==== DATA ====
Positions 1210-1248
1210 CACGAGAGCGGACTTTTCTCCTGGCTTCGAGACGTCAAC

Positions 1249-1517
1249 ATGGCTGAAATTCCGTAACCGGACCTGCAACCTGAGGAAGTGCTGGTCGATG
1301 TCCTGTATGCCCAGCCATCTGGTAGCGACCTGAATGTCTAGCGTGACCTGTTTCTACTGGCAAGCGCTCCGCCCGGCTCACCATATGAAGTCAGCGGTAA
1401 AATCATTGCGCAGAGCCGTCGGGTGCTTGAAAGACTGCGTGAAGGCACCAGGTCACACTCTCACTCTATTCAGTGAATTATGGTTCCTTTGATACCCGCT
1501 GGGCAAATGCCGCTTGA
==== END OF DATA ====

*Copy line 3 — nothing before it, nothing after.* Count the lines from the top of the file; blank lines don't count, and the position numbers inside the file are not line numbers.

Positions 1249-1517